As Transparency International publishes its annual rankings on corruption, InSight Crime looks at how corruption is impacted in Latin America by one of its most powerful promoters: organized crime.
In order to facilitate business, organized crime groups corrupt certain elements of the state — particularly the security forces and the judiciary. Organized crime has also shown an interest in infiltrating the political arena in many parts of the region.
Non-governmental organization Transparency International (TI) has been releasing an annual ranking of the world’s most corrupt countries since 1995 — although the number of countries surveyed, and the methodology used for doing so, has changed over time, meaning that the more recent rankings are not comparable with the earlier ones. The NGO gives each country a score based on “how corrupt their public sectors are seen to be,” according to their website.
This number is calculated by aggregating numeric scores calculated by 12 other institutions — a combination of research NGOs like Freedom House, non-profit foundations like the Germany-based Bertelsmann Foundation, private companies like risk analysis corporation the PRS Group and the Economist Intelligence Unit, and financial institutions like the World Bank.
According to Transparency International’s most recent index, Venezuela and Haiti were perceived as the most corrupt countries in Latin America and the Caribbean, followed by Paraguay, Nicaragua, Honduras, and Guyana. On the other end of the spectrum, Barbados, Chile, Uruguay and the Bahamas were perceived as being least corrupt.
However, ranking corruption within a country based on the power of organized crime groups may result in a very different list. It is one thing to have officials asking for bribes to get permits granted, make speeding tickets disappear and secure government contracts. It is something else to have entire municipal police forces on the payroll of drug cartels, as in Mexico; to have money from drugs traffickers or illegal gold miners fund political campaigns on a massive scale, as in Peru; or to bribe and intimidate an entire Constituent Assembly to outlaw extradition, as Pablo Escobar did in Colombia.
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Organized crime seeks to corrupt state officials so they will either turn a blind eye to their activities or actually facilitate them. The priority is always the police, the very force that should be investigating their activities. Anti-narcotics police forces are a top criminal priority in Latin America. Other priorities for drug trafficking are the officials controlling the potential departure or transit points for drug shipments, like port and airport officials and police.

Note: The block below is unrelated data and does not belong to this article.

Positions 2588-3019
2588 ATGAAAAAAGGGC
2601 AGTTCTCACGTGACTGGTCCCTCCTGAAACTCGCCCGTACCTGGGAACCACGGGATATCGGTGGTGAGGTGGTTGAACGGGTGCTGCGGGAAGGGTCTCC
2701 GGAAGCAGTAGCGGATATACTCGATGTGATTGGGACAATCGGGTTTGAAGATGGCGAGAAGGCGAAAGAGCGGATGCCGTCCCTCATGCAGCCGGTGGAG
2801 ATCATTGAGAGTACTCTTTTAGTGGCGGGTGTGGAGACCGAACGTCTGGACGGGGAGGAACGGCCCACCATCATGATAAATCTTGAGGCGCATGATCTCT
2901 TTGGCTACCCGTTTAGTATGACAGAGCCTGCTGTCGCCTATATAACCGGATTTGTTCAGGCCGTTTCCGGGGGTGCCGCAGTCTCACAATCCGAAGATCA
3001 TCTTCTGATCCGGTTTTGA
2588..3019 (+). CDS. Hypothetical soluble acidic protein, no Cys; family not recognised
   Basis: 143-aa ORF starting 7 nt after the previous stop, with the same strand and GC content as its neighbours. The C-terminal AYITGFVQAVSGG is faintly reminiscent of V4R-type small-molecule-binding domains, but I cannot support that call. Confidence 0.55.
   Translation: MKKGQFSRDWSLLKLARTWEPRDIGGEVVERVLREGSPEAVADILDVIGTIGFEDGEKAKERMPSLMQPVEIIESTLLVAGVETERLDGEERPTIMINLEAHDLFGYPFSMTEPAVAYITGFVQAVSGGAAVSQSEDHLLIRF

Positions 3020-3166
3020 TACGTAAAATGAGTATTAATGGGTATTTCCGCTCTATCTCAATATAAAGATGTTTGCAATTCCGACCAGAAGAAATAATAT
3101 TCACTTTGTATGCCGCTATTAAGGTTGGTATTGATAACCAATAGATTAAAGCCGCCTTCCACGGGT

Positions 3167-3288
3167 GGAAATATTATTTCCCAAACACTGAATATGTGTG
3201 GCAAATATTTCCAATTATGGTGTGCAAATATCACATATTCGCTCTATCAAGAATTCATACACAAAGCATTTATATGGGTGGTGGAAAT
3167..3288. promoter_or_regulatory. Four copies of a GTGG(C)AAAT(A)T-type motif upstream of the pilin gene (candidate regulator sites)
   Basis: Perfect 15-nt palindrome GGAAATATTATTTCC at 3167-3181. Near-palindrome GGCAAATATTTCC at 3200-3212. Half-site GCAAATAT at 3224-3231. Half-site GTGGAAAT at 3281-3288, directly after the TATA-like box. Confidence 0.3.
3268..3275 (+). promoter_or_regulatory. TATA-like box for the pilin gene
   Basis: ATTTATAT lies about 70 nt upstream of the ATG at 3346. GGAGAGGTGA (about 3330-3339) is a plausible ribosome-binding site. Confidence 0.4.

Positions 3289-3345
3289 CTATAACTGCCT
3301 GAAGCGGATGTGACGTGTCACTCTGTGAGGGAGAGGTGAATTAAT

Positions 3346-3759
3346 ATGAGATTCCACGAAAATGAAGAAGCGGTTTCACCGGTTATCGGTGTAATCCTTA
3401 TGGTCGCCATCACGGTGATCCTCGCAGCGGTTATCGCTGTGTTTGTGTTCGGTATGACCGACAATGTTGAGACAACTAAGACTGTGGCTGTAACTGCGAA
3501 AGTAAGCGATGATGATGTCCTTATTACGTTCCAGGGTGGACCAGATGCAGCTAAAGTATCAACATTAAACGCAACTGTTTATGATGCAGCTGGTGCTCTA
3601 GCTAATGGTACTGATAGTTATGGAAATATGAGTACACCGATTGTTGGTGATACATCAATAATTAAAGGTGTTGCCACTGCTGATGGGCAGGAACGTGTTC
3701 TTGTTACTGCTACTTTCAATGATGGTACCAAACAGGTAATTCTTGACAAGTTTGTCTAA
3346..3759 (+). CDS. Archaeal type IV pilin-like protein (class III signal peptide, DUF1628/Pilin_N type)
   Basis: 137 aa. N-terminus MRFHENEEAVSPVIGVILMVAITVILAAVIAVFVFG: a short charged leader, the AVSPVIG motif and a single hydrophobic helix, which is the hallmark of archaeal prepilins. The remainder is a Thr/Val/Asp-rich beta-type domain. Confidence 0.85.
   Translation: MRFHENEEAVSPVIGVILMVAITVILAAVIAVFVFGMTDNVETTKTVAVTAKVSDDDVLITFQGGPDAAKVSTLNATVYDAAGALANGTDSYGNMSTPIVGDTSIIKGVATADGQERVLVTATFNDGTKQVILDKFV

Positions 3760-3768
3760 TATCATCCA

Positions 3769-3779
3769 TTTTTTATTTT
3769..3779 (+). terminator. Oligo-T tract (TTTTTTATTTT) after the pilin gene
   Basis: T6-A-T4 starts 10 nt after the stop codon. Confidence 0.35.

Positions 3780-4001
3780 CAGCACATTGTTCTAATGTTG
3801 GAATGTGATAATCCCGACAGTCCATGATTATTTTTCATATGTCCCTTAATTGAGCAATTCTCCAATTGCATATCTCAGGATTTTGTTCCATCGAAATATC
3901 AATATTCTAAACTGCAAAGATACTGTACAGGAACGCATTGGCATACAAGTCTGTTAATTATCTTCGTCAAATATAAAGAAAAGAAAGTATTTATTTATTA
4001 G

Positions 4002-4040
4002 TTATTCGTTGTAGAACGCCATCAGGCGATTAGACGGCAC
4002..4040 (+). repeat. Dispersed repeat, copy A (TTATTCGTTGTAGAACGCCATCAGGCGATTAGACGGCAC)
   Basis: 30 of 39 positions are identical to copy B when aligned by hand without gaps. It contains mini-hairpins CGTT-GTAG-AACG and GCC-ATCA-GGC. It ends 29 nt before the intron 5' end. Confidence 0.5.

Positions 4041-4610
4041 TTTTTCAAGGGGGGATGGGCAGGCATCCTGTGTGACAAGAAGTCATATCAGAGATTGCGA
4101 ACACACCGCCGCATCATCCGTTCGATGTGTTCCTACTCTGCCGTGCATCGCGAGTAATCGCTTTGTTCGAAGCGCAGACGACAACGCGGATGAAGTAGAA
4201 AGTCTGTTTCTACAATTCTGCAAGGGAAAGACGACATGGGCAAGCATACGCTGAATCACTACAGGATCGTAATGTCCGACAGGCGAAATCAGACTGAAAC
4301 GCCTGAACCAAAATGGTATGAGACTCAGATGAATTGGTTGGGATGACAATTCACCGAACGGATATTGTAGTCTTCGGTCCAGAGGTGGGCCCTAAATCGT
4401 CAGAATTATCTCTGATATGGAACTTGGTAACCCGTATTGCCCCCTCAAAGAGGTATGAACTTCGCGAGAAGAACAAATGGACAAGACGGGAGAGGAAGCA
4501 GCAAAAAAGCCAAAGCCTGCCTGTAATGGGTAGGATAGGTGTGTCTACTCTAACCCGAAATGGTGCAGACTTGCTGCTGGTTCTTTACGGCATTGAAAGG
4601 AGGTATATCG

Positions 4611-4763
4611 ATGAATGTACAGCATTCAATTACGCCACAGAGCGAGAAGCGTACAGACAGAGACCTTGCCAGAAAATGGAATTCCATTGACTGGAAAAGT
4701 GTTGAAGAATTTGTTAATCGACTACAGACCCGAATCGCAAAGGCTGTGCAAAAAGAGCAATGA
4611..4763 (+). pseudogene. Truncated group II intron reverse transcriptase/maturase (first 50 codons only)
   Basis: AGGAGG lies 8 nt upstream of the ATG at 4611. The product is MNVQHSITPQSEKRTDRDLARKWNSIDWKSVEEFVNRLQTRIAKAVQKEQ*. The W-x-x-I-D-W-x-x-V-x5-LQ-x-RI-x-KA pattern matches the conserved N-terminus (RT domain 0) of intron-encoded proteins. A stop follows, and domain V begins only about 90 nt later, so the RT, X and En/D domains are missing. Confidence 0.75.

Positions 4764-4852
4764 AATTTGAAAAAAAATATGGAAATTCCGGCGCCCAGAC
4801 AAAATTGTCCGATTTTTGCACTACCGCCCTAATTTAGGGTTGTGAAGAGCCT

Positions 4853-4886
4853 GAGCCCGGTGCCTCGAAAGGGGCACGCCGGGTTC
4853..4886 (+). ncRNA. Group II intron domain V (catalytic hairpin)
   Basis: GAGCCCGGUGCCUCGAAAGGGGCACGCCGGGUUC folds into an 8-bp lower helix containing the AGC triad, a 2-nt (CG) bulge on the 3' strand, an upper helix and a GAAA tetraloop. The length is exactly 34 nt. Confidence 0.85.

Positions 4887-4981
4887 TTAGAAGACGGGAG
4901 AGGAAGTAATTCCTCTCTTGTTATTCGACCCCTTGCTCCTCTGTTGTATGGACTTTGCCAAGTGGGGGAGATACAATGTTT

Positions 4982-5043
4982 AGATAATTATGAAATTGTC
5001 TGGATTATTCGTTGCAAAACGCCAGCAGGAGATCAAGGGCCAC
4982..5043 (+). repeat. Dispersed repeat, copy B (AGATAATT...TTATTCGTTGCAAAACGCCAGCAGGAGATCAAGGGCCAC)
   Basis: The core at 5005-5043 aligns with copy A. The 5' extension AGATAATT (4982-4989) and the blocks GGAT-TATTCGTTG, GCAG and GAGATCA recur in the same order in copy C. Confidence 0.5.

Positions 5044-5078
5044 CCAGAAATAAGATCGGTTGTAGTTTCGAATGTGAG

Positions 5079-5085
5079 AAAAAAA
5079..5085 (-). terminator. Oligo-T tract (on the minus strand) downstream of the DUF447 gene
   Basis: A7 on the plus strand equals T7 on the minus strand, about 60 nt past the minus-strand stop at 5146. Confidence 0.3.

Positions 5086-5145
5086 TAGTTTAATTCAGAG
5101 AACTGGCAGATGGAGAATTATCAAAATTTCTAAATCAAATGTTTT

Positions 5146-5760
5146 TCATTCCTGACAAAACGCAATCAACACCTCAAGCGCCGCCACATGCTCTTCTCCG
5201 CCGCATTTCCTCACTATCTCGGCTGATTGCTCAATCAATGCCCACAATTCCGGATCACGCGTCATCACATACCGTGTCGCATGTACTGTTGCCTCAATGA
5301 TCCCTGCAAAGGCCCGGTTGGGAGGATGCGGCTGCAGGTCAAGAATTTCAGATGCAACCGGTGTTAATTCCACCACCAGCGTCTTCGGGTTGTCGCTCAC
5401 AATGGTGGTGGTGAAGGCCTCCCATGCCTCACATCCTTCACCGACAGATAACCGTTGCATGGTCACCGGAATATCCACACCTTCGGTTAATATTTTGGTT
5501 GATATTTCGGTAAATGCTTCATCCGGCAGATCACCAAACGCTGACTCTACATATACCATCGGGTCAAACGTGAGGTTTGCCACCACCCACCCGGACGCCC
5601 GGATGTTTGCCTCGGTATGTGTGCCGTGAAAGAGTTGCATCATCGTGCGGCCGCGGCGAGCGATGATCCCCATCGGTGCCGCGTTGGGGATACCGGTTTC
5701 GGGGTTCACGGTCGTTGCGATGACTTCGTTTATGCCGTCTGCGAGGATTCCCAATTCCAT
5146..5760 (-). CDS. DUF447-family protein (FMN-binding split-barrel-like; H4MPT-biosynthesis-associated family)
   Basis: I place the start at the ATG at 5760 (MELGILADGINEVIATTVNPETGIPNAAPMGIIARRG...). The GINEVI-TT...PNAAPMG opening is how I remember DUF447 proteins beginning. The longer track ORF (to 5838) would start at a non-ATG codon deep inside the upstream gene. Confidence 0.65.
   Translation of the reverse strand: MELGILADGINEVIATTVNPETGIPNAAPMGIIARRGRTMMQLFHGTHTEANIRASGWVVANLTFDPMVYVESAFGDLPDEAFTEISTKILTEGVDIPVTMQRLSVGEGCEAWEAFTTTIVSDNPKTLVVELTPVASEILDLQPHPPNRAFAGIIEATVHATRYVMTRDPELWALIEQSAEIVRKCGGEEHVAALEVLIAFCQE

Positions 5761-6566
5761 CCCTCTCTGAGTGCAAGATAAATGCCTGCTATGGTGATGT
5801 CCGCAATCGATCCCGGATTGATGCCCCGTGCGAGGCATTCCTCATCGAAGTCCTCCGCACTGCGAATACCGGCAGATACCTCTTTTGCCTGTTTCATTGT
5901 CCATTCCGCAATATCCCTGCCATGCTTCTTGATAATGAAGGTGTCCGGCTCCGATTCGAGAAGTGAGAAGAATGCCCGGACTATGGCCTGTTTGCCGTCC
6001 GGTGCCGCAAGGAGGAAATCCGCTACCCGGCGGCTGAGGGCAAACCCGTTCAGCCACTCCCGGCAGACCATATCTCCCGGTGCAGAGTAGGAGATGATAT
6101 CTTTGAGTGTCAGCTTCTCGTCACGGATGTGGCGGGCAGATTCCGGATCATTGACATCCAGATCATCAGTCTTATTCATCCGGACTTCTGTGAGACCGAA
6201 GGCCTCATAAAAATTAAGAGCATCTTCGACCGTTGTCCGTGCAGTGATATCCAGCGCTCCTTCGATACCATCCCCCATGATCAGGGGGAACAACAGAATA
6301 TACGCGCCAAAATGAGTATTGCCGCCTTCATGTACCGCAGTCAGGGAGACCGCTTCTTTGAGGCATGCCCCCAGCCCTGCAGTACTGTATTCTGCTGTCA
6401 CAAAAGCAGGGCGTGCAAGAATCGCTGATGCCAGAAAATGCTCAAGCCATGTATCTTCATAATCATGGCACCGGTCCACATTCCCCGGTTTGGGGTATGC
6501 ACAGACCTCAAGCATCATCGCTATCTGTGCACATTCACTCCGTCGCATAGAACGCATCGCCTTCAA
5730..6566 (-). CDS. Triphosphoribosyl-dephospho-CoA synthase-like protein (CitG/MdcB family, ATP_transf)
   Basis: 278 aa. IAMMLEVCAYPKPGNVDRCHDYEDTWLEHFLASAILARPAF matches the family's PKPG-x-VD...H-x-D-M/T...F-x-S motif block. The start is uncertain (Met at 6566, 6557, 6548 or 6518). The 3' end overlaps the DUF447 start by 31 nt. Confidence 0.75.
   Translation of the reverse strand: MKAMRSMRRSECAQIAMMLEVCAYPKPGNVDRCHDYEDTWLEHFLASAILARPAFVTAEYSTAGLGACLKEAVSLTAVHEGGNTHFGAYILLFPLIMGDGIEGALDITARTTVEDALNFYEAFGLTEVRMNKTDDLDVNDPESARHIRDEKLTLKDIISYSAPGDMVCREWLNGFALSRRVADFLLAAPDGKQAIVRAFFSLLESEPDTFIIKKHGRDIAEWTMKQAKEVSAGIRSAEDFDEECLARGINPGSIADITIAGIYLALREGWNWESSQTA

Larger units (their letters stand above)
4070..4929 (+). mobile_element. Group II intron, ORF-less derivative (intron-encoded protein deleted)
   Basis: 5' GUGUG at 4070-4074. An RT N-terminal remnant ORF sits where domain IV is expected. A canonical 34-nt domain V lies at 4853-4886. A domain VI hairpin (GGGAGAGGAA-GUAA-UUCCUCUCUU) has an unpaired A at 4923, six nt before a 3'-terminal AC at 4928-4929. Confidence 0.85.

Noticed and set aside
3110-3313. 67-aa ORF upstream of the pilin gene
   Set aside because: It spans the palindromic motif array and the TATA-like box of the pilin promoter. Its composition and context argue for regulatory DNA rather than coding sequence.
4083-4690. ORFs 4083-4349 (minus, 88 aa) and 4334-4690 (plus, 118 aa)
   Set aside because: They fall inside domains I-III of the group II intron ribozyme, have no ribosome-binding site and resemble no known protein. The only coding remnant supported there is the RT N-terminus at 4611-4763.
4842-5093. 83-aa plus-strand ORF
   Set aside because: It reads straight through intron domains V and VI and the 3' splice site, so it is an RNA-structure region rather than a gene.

Investigations into organized crime are handled either by police or the attorney general’s office, both frequent victims of bribery or intimidation. If organized crime cannot prevent cases being investigated and presented, then it goes after judges. If all these attempts fail and criminals get convicted, then they try to run their businesses from jails, which in many parts of Latin America are finishing schools for hardened offenders and centers of criminal activity. Once convicted, there have been examples of criminals buying themselves a presidential pardon, as rumored in Peru.
Many organized crime syndicates have sought the ultimate protection: highly placed political figures. The highest profile examples of this have been in Colombia. In 1994 the Cali Cartel was believed to have paid $6 million to ensure that Ernesto Samper (today Secretary General of UNASUR) won the presidency. In 2002, the paramilitary army of the United Self-Defense Forces of Colombia (AUC) managed to win more than 30 percent of Congress, in a bid to ensure favorable terms for a peace deal.
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In light of the above, InSight Crime has ranked Latin American countries based on our assessment of organized crime’s earning power and ability to corrupt elements of the state. Our ranking is certainly not based on the same rigorous methodology of Transparency International, but stems from our experience studying organized crime syndicates across the region:
Mexico is ranked 103 out of 174 nations by Transparency International. For InSight Crime it has the most powerful criminal syndicates in the region, closely followed by Colombia, which TI ranks at 94. Venezuela, ranked as the most corrupt nation in the region by TI, is an important regional criminal center, acting as the transit nation for some 200 tons of Colombian cocaine headed to the US and Europe. Its organized crime is nowhere near as powerful as that of Mexico or Colombia, but is perhaps unique in the region as it is embedded in the Chavista regime — a structure we call the “Cartel of the Suns,” in reference to the gold stars Venezuelan generals wear on their epaulettes. Paraguay, which also languishes towards the bottom of TI’s list, is an important producer of marijuana, but does not have native powerful transnational organized crime structures, although Brazilians do have significant presence.
What this limited exercise shows is that the presence of powerful organized crime does not guarantee that a nation will fare badly in Transparency International’s corruption index, although it is certain that this must be a contributing factor.
*Kyra Gurney, David Gagne and Elyssa Pachico contributed to this article. The research presented is, in part, the result of a project funded by Canada’s International Development Research Centre (IDRC). Its content is not necessarily a reflection of the positions of the IDRC. The ideas, thoughts and opinions contained in this document are those of the author or authors.
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